Indonesian writer-director Timo Tjahjonto’s latest foray into supernatural horror centres around a tense coming together of a dying man’s estranged daughter and his new family. However, this isn’t so much an intricate view of complex family dynamic as much as an opportunity to showcase every trope that's been introduced in horror since the 70s, impressive demonic performances and how much a good cinematographer can enhance an unoriginal story.
From the get go, patriarch Lesmana (Ray Sahetapy) has sold his wife’s soul to the devil in return for prosperity. Once he becomes rich, he abandons his wife and child, Alfie (Chelsea Islan), for upgraded trophy wife Laksmi (Karina Suwandhi, particularly impressive when demonic) whom he fathers children with: Maya (Pevita Pearce), Ruben (Samo Rafael) and Nara (Hadijah Shahab). However, the riches run dry and Lesmana comes down with a bit of leprosy. On his deathbed, Alfie expresses her hate for him, blaming him for her mother’s death, before returning to the villa he left for her. His new family head to the villa in order to raid it for anything valuable. What they don’t know is that the door to the cellar, covered by Shamanic tags, leads to the ritual room where Lesmana danced with the devil. When the demon is released, an already awkward family reunion becomes even more uncomfortable.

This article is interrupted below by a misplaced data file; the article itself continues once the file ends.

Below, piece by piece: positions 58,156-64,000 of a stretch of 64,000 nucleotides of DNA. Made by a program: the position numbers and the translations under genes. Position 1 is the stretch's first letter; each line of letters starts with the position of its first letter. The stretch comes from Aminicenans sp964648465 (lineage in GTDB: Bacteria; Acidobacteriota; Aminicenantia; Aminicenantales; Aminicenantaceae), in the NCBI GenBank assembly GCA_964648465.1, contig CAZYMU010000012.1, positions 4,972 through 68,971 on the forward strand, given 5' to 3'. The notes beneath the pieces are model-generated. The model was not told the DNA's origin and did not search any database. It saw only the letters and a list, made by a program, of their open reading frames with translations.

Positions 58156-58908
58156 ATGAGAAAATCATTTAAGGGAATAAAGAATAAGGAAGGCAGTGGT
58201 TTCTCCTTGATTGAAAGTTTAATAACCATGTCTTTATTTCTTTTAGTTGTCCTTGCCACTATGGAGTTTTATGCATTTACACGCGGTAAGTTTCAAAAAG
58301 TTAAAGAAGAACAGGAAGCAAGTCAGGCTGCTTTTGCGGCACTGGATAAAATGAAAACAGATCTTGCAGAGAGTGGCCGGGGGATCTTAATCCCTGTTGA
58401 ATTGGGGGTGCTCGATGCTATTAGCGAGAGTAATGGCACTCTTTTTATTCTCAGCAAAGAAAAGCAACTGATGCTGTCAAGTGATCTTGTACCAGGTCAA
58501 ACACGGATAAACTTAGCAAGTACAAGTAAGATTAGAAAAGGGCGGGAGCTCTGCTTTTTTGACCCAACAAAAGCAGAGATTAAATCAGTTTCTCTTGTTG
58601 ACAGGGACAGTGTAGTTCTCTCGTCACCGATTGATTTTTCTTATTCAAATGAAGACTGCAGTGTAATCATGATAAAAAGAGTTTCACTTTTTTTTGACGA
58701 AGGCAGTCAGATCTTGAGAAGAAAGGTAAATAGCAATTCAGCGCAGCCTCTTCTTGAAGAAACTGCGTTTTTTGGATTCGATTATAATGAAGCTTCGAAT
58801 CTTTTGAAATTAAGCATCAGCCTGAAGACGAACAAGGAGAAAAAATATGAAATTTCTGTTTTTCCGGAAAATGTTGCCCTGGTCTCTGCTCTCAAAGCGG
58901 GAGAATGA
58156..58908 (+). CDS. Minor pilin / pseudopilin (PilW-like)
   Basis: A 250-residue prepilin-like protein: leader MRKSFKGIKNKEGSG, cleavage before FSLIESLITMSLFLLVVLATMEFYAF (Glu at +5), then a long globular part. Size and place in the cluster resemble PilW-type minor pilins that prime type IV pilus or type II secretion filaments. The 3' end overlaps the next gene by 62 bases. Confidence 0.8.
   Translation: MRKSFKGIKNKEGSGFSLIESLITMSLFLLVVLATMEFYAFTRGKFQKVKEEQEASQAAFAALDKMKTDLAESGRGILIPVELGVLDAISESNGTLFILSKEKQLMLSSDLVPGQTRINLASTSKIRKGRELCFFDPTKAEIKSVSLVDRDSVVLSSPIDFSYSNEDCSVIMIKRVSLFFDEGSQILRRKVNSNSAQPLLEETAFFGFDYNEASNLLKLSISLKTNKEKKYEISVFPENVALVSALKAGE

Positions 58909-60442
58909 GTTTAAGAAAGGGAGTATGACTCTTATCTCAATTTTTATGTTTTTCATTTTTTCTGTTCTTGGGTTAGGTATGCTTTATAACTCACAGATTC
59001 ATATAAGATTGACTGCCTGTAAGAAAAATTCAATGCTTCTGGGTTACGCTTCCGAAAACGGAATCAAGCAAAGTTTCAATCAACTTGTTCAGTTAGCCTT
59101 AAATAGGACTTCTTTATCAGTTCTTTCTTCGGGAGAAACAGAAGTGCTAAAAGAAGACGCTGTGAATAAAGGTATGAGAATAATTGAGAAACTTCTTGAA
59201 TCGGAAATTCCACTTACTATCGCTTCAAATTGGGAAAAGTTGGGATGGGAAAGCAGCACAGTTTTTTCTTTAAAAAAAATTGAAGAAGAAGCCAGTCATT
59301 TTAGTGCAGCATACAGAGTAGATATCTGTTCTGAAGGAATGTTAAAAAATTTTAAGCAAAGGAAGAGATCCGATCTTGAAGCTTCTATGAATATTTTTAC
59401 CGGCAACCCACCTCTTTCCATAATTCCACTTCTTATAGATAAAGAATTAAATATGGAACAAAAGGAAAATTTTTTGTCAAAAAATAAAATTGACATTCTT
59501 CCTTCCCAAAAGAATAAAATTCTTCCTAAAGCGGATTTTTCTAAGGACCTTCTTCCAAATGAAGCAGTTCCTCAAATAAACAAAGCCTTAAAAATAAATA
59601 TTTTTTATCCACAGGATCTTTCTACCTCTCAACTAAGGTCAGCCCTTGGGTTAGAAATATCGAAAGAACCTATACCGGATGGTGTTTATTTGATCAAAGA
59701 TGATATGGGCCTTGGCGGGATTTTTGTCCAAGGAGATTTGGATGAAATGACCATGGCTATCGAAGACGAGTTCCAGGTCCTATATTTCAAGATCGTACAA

The story claws its way through the 110 minute runtime and Tjahjonto’s technique is clear: just ramp up the amount of times the demon is seen or make it even more shockingly gory. However, even that gets a bit boring after every scare can be seen from 5 minutes away. The characters, all of whom lack depth and often common sense, seem to welcome death.
However, it is not without its positives; cinematographer Batara Goempar Siagian’s active, swooping camerawork is reminiscent of Evil Dead, particularly where the point of view camera races towards the unsuspecting victims, and it’s the camerawork that often manages to lift dull scenes. The makeup and practical effects also stand out in a particularly gnarly scene featuring a face getting stretched far beyond its capability.
Perhaps there’s an underlying current of familial ties and how much one would sacrifice for kin, but it seems to be fleeting. Instead there’s a lot of screaming and standing around, waiting for the inevitable thunderstorm of misery to pour down. In the case of this film, perhaps less could have been more.
Watch the trailer here: